New Orleans in July may not seem an ideal venue for getting 6,000 educators excited about professional development. But teachers, administrators, and literacy coaches from around the country danced to a roving jazz band and joined in Mardi Gras-style revelry at the opening of the second annual national Reading First conference here late last month. The participants, all representing schools sharing in the $1 billion in annual grants from the federal initiative, applauded the program for pumping what recipients say are sorely needed resources into instructional materials, teacher training, and support services for struggling elementary schools.
The conference included 46 sessions on topics related to implementing research-based reading instruction, using assessment data to inform teaching, and meeting the stringent requirements of the law. The sessions were led primarily by officials and staff members of the three regional Reading First Technical Assistance Centers at Florida State University, the University of Oregon, and the University of Texas at Austin, but included practitioners from several states.
The 3½-year-old Reading First program now serves more than 4,700 schools in 1,400 districts.
By many accounts, the program has been intense and challenging for schools and districts. Despite the hard work, the program has been well received, said Rachel Woodrich, a literacy specialist at Spencer Math and Science Academy in Chicago.
“There has been a lot more professional development and a stronger focus on reading instruction,” she said. “The testing has been very hard, but we’re able to monitor student progress more regularly. … We’re building an endurance for it.”
Ms. Woodrich and the other attendees were treated to a bit more levity in the Big Easy, particularly from the federal education officials running the show.
Chris Doherty and Sandi Jacobs, who oversee Reading First for the U.S. Department of Education and are known for holding participants in the initiative to demanding standards, kicked off the program here with their version of “the top 10 ways to know you are in a Reading First school.”
No. 9 on the list: “Using explicit language in front of the children is encouraged,” referring to the program’s requirement for explicit, systematic phonics instruction. No. 7: “People can say ‘dibels’ over and over without laughing,” a nod to the widespread use of the Dynamic Indicators of Basic Early Literacy Skills test, also known as DIBELS. No. 4: “People understand that the five essential components of effective reading instruction are not phonics, phonics, phonics, phonics, and phonics.”
Officials have been reinforcing the need for schools to focus on five elements—phonemic awareness, phonics, fluency, vocabulary, and comprehension—after what they say were misconceptions that the initiative was primarily pushing more phonics instruction.
No. 1 on the list struck a more serious tone, pointing to the hard work and dedication of teachers and administrators in such schools, a comment that drew cheers.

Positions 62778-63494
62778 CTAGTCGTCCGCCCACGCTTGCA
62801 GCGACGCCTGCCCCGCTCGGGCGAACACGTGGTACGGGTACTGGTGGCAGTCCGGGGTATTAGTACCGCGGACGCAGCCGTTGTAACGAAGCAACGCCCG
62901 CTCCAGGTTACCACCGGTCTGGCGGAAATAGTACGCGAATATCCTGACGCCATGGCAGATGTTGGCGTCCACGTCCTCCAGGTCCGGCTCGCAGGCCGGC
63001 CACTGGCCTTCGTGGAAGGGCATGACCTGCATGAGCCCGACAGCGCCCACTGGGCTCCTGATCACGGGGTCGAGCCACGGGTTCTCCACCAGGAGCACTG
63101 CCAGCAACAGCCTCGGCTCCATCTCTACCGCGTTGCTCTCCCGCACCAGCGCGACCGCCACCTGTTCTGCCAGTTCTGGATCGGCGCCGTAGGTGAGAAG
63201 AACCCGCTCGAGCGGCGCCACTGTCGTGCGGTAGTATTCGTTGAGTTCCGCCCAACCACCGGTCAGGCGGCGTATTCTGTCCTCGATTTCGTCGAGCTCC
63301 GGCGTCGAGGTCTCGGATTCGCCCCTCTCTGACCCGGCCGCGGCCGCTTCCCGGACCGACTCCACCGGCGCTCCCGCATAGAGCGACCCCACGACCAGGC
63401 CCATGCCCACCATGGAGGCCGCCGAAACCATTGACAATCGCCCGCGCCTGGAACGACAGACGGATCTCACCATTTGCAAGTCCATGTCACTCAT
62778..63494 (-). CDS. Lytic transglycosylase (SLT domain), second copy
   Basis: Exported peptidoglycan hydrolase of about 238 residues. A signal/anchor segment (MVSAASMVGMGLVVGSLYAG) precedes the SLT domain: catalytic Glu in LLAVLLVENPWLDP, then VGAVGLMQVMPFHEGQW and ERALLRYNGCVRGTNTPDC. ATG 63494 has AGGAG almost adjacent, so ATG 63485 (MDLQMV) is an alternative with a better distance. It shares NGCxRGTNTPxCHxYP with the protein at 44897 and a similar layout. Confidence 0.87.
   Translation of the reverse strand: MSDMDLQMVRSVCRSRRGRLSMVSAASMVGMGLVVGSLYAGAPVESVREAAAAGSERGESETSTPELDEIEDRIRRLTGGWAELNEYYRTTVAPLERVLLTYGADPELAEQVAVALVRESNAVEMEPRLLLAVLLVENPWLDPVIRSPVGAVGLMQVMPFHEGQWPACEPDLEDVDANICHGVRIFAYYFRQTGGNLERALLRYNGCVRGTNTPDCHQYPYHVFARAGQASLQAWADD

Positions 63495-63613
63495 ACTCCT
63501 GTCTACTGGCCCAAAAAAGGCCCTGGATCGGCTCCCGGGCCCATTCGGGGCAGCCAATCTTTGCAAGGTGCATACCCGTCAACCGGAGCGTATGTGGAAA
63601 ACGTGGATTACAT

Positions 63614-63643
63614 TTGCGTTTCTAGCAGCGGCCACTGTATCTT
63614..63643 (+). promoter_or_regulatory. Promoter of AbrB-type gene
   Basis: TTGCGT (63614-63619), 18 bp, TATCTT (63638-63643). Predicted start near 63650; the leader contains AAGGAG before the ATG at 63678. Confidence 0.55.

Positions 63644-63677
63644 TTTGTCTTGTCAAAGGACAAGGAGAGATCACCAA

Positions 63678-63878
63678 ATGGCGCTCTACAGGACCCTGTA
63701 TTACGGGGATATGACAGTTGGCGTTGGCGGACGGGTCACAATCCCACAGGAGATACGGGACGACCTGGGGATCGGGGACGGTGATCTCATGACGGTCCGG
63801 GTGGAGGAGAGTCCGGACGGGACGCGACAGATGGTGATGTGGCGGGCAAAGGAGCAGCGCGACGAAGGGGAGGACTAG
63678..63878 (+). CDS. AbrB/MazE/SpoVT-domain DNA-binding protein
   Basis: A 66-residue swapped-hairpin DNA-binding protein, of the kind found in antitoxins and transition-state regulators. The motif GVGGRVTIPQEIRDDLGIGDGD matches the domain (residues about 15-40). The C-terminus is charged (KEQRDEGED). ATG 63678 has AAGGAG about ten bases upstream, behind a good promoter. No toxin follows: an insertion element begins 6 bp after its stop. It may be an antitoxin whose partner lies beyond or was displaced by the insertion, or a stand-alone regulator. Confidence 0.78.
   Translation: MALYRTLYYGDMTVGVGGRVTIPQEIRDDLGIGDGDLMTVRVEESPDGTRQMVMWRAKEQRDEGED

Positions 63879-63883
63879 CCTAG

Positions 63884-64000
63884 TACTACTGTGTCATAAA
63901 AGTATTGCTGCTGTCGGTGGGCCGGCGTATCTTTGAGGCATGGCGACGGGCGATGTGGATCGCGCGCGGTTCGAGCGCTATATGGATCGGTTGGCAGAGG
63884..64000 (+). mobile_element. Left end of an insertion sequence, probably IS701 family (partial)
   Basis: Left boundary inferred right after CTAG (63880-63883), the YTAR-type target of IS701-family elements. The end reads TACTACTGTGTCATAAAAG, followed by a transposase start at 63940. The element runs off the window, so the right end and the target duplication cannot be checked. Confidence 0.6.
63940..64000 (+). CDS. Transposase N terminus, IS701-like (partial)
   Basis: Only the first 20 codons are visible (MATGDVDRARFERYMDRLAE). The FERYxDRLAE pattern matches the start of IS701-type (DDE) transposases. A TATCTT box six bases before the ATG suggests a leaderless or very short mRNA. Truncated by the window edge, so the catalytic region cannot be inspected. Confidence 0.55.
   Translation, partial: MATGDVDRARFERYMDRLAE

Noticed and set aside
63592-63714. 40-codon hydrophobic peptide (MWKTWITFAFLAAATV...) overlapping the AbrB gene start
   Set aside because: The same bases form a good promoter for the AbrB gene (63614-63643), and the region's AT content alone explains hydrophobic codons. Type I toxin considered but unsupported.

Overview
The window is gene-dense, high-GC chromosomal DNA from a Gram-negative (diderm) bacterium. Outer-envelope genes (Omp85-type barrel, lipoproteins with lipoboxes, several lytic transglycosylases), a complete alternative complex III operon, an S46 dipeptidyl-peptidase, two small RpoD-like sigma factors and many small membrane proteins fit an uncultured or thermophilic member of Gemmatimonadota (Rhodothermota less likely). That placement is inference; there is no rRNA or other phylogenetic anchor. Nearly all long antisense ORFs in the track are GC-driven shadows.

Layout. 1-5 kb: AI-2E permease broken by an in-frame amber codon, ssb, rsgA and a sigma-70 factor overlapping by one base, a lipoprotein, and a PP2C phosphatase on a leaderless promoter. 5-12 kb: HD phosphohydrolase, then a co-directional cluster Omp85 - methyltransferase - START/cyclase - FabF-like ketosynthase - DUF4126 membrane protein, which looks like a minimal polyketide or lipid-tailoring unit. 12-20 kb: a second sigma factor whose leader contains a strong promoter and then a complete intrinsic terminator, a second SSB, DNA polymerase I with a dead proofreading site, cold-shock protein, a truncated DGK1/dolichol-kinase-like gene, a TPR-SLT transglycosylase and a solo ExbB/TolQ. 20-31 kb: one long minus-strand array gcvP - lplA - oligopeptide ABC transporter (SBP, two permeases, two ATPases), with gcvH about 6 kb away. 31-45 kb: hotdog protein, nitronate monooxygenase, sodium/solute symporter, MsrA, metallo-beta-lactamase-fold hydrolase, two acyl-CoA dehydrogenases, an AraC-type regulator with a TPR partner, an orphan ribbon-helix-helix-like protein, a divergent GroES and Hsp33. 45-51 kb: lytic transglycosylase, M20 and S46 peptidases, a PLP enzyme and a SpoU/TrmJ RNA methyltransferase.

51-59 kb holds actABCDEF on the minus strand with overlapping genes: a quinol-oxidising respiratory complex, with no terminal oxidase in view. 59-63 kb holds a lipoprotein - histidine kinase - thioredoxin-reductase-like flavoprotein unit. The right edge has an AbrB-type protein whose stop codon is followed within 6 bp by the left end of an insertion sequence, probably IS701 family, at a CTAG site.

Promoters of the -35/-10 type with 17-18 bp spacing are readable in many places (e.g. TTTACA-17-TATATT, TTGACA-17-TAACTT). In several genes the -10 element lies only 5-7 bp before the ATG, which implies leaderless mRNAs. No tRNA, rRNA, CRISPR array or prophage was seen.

At another session during the July 26-28 gathering, LaGaylis Harbuck, the principal of Alabama’s Calcedeaver Elementary School, got a similar response when she shared her school’s story of success.
After setting the ambitious goal of finishing first among Alabama’s 74 Reading First schools on the state reading assessment, teachers and administrators at Calcedeaver went to unprecedented lengths to help all students reach grade-level proficiency, she said.
Of the more than 230 students at the school, in rural Mount Vernon, 93 percent are from minority groups and 90 percent qualify for federally subsidized lunches. But this year, the school indeed met its goal.
Ms. Harbuck attributed the success to the Reading First resources the school received, the hard work and collaboration among teachers, and even the contributions of custodians and lunchroom workers in reinforcing the importance of reading. Staff members and students at the school also cheered each other on at pep rallies and other celebrations.
There was another factor, according to Ms. Harbuck.
“Divine intervention,” she said, referring to her religious beliefs. Ms. Harbuck described how she called on a prayer group and her own appeals to God for those children who continued to struggle.
“You need to get your vision” of what you want to achieve, the principal said. “You need to pray for it or wherever you get it from.”
Ms. Harbuck received a standing ovation from thousands of colleagues in attendance.
After the session, one participant commented on how inspiring Ms. Harbuck’s story was and expressed surprise that she had spoken so candidly about her belief in the power of prayer. The principal’s remarks raised at least one thorny question: if that approach has been proved by research, in light of Reading First’s requirement that instructional materials, methods, and assessments be shown as effective in scientific studies.
A version of this article appeared in the August 10, 2005 edition of Education Week